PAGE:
DC Apartment Rents Increase Slightly

by Mark Wellborn

Apartment rents in DC rose two percent overall during the past 12 months, according to a recent report from research firm Reis, Inc.

A two percent increase may not seem like that much, but nationally, DC had the second highest rent increase over the past 12 months, second only to Colorado Springs. Still, most renters in the city are likely only taking into account their annual rate, and the two percent increase means little.

What is more interesting is how long renters are staying in their apartments. An article from The Wall Street Journal noted that in addition to the rate increase, renters are also remaining in one apartment for longer periods of time than in the past.

From The Journal:

The average renter now stays for 19 months, up from an average of 14 months, said [Jeffrey Friedman, chief executive of Associated Estates Realty Corp.], and despite low mortgage rates and greater home affordability, fewer renters are leaving to buy homes.

“This is the first time in many, many years that it feels like even people who could afford to buy are making the investment decision not to,” Mr. Friedman said.

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This article originally published at https://dc.urbanturf.com/articles/blog/dc_apartment_rents_increase_slightly/1949


  1. Ashley said at 5:08 pm on Tuesday April 6, 2010:

    I think in the DC area it is also probably neighborhood by neighborhood how much the rent changed.  I have a feeling areas such as Columbia Heights which is becoming increasingly more popular probably had heigher rental increases than more established neighborhoods such as Dupont Circle.  For example a year ago we moved to Fort Totten because they were running a great special, when we received our renew notice, the cheapest option (a 13 month renewal) was a 10% increase from our current rate.  This just happened to align with our searching for a house. If all goes well we will be purchasing a brand new town home that has a mortgage payment equal to the month to month rate of our current place only a few blocks away.  Most people haven’t yet discovered how convenient and accessible Fort Totten is but by that point we hope to own, and thus not have to worry about what the rental company determines is a reasonable monthly rate.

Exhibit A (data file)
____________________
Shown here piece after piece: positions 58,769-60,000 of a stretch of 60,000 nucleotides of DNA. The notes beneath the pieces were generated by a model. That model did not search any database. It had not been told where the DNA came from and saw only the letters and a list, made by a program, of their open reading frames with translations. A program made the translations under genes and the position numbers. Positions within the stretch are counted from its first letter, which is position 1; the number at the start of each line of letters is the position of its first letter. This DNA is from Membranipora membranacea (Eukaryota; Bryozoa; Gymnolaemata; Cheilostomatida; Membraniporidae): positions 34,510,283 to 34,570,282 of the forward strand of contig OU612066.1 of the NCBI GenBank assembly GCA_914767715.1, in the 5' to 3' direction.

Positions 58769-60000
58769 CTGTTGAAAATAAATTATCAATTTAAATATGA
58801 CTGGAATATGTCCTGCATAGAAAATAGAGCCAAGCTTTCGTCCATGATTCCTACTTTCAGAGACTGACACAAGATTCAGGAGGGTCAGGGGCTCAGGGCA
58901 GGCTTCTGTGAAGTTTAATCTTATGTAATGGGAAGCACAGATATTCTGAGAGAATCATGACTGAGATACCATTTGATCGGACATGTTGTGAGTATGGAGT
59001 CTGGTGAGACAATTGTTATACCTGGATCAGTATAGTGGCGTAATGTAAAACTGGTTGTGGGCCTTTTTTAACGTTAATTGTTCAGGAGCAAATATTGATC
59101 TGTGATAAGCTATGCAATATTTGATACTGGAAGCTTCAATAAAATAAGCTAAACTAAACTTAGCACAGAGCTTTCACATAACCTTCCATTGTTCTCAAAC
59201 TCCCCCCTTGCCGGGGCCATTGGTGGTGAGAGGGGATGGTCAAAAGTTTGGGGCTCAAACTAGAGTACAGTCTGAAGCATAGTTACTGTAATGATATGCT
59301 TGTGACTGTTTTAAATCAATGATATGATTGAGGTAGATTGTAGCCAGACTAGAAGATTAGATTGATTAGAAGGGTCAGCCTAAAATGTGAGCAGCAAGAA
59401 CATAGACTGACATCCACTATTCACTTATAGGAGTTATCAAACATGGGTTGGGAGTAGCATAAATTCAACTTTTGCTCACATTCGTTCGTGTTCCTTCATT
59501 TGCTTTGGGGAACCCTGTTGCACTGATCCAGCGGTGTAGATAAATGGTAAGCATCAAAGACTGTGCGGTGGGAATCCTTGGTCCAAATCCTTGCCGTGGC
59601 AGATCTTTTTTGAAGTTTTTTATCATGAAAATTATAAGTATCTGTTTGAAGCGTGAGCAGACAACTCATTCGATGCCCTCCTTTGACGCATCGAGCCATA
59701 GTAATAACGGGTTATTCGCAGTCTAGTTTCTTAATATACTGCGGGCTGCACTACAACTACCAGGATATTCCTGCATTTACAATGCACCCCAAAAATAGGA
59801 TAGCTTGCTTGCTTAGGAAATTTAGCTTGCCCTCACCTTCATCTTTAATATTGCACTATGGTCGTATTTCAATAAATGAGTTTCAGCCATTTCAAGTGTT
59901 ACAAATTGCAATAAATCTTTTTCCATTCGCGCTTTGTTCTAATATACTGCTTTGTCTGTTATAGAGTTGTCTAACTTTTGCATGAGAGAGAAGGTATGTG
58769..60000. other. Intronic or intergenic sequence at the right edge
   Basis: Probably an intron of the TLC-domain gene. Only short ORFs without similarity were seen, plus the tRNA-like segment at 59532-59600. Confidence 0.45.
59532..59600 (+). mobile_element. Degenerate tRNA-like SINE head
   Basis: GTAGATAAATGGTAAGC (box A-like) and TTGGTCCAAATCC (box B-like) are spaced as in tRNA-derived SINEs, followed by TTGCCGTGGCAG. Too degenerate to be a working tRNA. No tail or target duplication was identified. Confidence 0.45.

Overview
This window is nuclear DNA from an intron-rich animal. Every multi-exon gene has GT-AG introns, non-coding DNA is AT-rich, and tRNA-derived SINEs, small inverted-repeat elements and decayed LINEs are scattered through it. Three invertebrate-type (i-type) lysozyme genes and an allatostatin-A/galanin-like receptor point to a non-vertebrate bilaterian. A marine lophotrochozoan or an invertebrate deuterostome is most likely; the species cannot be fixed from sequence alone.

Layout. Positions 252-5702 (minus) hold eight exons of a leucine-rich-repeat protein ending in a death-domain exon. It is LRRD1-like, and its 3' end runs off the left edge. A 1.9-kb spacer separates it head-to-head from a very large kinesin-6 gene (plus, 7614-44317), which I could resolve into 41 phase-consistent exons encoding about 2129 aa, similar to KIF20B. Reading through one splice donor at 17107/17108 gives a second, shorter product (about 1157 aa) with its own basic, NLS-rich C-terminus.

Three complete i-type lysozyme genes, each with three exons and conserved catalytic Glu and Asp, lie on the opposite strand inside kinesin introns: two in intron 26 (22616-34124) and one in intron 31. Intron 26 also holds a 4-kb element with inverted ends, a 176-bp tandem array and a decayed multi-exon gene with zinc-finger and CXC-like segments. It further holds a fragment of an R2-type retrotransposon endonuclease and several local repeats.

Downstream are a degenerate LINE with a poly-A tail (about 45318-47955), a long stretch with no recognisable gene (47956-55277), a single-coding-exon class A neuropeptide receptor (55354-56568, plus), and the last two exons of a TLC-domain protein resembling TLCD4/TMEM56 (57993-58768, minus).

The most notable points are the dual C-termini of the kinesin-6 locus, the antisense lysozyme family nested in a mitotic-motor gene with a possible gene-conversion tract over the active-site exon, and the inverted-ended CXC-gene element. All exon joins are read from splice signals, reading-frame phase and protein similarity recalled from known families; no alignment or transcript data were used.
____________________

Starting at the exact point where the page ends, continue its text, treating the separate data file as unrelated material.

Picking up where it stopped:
1. jj said at 10:47 am on Wednesday April 7, 2010:

    rental rates will continue to increase until they reach the max people will pay versus a mortgage for a similar space. there was a time in 97-01 when mortgages were cheaper than rent. then the housing prices skyrocketed and renting made sense again. however, with the incentives going away, down payments at 20% and rising interest rates, the rental market continue to be strong with less supply, further driving up rental costs. with fewer condos coming on the market, there’s no supply to buy. the equalibrium will be reached at about 3k for a one bedroom and 4200 for a one bedroom plus den with parking in a desirable, crime-lessened (not crime free), metro accessible neighborhoods.

  1. Beth said at 12:31 pm on Wednesday April 7, 2010:

    To jj:  The equilibrium could also be reached by a decrease in housing prices.  Also, your numbers for equilibrium price seem to be a little off.  In order to pay $3000 monthly on a mortgage for a one bedroom, the selling price would have to be well over $500,000, particularly after a 20% down payment assuming an interest rate of 5.5%.  I think 1 bedroom apartments in desirable, crime-lessened, metro accessible neighborhoods can still be found for less than that.

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